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January 10, 2016
Juniper is upgrading its firewalls by replacing controversial Dual_EC and ANSI X9.31 random number generators that critics claim leave the devices vulnerable to serious attack, and were likely planted by the NSA or other government surveillance agencies with Juniper's cooperation.
In a blog post published 7:08 pm PST Friday, Bob Worrall, Juniper Networks Inc. (NYSE: JNPR) SVP CIO, says Juniper has investigated ScreenOS, the operating system used in its NetScreen firewalls, and Junos OS, the main operating system used in most of Juniper's products. "After a detailed review, there is no evidence of any other unauthorized code in ScreenOS nor have we found any evidence of unauthorized code in Junos OS," Worrall says. "The investigation also confirmed that it would be much more difficult to insert the same type of unauthorized code in Junos OS."
Juniper will replace Dual_EC and ANSI X9.31 with the same random number generators used in Junos OS in a subsequent ScreenOS release in the first half of 2016, Worrall says.
Screen OS has "sufficient cryptology" pending the planned replacement of Dual_EC, Worrall says.
On Thursday, a team of cryptographers gave a presentation at Stanford University showing Juniper's code "had been changed in multiple ways during 2008 to enable eavesdropping on virtual private network sessions by customers," Reuters says.
Nicholls Weaver of the International Computer Science Institute points a finger at the NSA for inserting vulnerable code in Juniper products, according to the Reuters report.
Dual_EC "is a pseudo-random number generator ... which the security community had long warned was insecure and could be exploited for use as a backdoor. Whoever created the backdoor in Juniper's software did exactly this, hijacking the insecure Dual_EC algorithm to make their secret portal work," according to a report on Wired.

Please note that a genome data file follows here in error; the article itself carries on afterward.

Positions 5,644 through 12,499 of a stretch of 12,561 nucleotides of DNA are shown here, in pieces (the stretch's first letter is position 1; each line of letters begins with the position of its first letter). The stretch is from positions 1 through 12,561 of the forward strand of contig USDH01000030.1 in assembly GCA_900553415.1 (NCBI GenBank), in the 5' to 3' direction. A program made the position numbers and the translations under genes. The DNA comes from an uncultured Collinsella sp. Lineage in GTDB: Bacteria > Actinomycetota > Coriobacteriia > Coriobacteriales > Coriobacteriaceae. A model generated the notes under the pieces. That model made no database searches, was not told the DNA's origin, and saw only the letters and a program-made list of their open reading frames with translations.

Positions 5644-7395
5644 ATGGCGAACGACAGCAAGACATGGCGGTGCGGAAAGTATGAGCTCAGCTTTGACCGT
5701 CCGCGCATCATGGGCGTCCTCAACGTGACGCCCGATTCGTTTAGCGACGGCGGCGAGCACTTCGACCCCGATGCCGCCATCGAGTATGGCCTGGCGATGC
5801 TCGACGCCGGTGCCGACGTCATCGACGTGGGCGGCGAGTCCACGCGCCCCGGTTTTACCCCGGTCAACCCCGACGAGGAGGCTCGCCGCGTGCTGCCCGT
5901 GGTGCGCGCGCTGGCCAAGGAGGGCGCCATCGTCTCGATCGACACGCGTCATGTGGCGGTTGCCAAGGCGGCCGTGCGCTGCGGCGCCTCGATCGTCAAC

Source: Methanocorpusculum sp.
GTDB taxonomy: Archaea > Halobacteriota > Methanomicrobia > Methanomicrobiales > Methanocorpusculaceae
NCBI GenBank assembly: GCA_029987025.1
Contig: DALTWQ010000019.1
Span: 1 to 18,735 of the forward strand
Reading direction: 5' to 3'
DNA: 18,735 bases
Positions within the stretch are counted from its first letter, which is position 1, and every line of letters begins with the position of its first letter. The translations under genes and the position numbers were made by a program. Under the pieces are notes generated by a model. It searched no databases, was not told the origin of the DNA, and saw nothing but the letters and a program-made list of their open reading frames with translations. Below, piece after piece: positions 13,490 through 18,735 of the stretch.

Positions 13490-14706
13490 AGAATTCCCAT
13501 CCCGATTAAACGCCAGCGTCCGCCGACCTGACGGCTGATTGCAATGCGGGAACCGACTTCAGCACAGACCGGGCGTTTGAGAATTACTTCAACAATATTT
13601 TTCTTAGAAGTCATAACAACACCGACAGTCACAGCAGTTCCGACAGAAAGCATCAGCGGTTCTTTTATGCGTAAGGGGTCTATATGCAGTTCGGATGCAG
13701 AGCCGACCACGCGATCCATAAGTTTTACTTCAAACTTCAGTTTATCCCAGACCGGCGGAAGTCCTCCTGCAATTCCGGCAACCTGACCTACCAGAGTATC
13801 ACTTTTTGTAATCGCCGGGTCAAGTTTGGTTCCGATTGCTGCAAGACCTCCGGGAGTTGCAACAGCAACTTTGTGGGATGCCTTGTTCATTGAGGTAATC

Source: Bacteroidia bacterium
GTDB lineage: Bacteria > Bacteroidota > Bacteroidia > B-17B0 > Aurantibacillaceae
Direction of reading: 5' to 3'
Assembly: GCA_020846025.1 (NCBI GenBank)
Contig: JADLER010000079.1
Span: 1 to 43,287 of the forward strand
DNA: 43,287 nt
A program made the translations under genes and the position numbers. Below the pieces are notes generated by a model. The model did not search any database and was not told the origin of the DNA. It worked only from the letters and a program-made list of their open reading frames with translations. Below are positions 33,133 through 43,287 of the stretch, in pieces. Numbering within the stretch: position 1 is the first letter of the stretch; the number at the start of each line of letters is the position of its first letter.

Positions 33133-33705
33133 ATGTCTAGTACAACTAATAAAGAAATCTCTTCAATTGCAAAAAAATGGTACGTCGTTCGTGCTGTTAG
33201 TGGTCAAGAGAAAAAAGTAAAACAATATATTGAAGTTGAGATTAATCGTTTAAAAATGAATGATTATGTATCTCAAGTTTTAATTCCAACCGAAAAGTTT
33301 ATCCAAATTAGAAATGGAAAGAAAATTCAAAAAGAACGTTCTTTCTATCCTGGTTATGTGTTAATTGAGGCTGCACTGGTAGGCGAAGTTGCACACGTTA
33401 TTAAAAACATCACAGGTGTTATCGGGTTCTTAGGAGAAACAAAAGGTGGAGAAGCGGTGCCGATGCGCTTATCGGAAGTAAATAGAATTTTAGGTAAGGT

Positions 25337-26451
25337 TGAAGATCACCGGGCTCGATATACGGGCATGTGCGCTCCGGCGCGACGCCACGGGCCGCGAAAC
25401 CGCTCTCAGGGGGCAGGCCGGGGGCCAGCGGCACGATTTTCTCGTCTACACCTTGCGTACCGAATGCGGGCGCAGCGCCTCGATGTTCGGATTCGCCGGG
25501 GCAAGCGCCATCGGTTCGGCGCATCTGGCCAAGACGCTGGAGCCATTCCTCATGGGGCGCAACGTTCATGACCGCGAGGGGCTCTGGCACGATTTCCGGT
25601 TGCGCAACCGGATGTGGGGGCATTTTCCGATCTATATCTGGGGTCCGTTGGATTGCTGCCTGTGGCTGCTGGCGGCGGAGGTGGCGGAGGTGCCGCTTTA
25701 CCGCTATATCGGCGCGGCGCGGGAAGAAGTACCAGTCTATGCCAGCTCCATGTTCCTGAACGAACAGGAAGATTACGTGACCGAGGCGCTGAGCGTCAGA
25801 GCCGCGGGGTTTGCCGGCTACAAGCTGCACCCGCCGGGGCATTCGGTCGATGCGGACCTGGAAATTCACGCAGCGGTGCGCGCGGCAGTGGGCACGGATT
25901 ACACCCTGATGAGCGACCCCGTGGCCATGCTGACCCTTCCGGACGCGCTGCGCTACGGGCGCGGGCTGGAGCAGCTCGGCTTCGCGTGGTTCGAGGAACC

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Juniper released the software version containing the security vulnerability "long after the security community had become aware of the security problems with Dual_EC," Wired says.
Why would Juniper undermine the security of its own products? Security experts say it might have been done to win lucrative US government contracts, according to Wired.
Juniper disclosed the vulnerability in its code last month and issued a patch. Juniper said it had "not received any reports of these vulnerabilities being exploited; however, we strongly recommend that customers update their systems and apply the patched releases with the highest priority." (See Juniper Warns of 'Unauthorized Code' on Its Firewalls.)
Executive Editor, Light Reading
San Diego-based Mitch Wagner is many things. As well as being "our guy" on the West Coast (of the US, not Scotland, or anywhere else with indifferent meteorological conditions), he's a husband (to his wife), dissatisfied Democrat, American (so he could be President some day), nonobservant Jew, and science fiction fan. Not necessarily in that order.
He's also one half of a special duo, along with Minnie, who is the co-habitor of the West Coast Bureau and Light Reading's primary chewer of sticks, though she is not the only one on the team who regularly munches on bark.
Wagner, whose previous positions include Editor-in-Chief at Internet Evolution and Executive Editor at InformationWeek, will be responsible for tracking and reporting on developments in Silicon Valley and other US West Coast hotspots of communications technology innovation.
Beats: Software-defined networking (SDN), network functions virtualization (NFV), IP networking, and colored foods (such as 'green rice').
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